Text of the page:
Managing Virtual Environments

Arthur Cole

We all know that virtualization has made it easier to manage server farms, but there is growing recognition that more needs to be done to manage the sheer number of operating systems being created and the storage systems they need to access.

Symantec recently released some of its market data, which revealed that complexity is on the rise in the datacenter as new hardware begets new OSs, applications and management layers. The company said the average user has at least nine server and application management tools, with more than half looking to pare down that number. And upwards of 80 percent report a need for storage allocation, capacity and resource management, and virtual server management.

Managing servers in a virtual environment is one thing, but what about all the new OSs that are created with each partition? If you're not careful, you could suddenly find yourself trying to manage data flow between hundreds of entities in the blink of a virtual eye. In this Q&A, FastScale CEO Lynn LeBlanc explains why the tools that come with VMware and Microsoft might not solve all the management problems you face.

Improved virtual management can help get those electric bills under control, too. Blogging on ZDnet, analyst Dan Kusnetzky sites workload management as a key tool in keeping the fewest number of physical servers operational. Of course, this is only possible in environments where the links between applications and physical servers has been broken.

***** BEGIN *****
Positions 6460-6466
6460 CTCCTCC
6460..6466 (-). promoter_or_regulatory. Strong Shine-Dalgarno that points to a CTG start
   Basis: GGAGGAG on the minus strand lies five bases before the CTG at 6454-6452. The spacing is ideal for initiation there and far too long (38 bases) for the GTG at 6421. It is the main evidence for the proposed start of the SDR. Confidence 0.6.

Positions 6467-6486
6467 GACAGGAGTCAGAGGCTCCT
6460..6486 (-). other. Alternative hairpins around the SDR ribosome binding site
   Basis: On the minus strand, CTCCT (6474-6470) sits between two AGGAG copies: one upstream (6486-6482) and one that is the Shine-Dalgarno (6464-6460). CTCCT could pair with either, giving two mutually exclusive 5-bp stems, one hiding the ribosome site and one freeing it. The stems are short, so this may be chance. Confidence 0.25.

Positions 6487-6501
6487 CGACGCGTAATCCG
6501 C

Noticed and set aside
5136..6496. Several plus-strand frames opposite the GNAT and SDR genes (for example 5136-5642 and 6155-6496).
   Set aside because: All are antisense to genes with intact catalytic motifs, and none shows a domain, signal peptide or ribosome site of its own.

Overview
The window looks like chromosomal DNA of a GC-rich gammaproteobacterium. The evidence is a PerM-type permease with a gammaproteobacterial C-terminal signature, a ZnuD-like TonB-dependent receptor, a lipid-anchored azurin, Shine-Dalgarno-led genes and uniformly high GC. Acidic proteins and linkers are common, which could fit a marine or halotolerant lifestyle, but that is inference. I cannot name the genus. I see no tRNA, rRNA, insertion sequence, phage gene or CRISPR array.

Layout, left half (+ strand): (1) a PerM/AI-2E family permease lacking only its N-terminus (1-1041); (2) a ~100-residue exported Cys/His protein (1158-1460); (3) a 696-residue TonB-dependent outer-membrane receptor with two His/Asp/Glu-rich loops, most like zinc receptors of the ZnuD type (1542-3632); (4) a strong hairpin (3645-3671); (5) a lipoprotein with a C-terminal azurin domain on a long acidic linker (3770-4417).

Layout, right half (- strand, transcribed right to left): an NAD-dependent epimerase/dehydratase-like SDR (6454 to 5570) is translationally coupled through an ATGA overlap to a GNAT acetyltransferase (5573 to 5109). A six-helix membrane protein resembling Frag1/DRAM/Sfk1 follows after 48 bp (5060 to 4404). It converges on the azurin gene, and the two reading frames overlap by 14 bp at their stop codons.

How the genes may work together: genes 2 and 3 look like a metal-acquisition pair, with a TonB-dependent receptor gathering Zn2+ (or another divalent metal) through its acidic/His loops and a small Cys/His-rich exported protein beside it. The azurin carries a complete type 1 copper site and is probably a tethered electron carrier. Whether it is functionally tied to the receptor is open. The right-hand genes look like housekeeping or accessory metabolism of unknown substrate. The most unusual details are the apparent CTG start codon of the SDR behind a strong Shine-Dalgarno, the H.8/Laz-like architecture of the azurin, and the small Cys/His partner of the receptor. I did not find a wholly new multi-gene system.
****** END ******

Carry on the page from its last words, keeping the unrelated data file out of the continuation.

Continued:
But what good is an efficient server farm if the storage side of the house can't keep up? That's why it's becoming increasingly necessary to manage virtual environments right down to the storage provisioning level. EMC has this as a target with the latest version of the ControlCenter storage management stack for VMware Infrastructure 3. The system eschews menu-driven interfaces to provide real-time management of up to 10 TB on arrays from Symmetrix, Clarion, HP, IBM, HDS and Sun.

Virtualization itself is a giant step toward improved datacenter management. But a well-organized management stack can make even more of an already wise investment.

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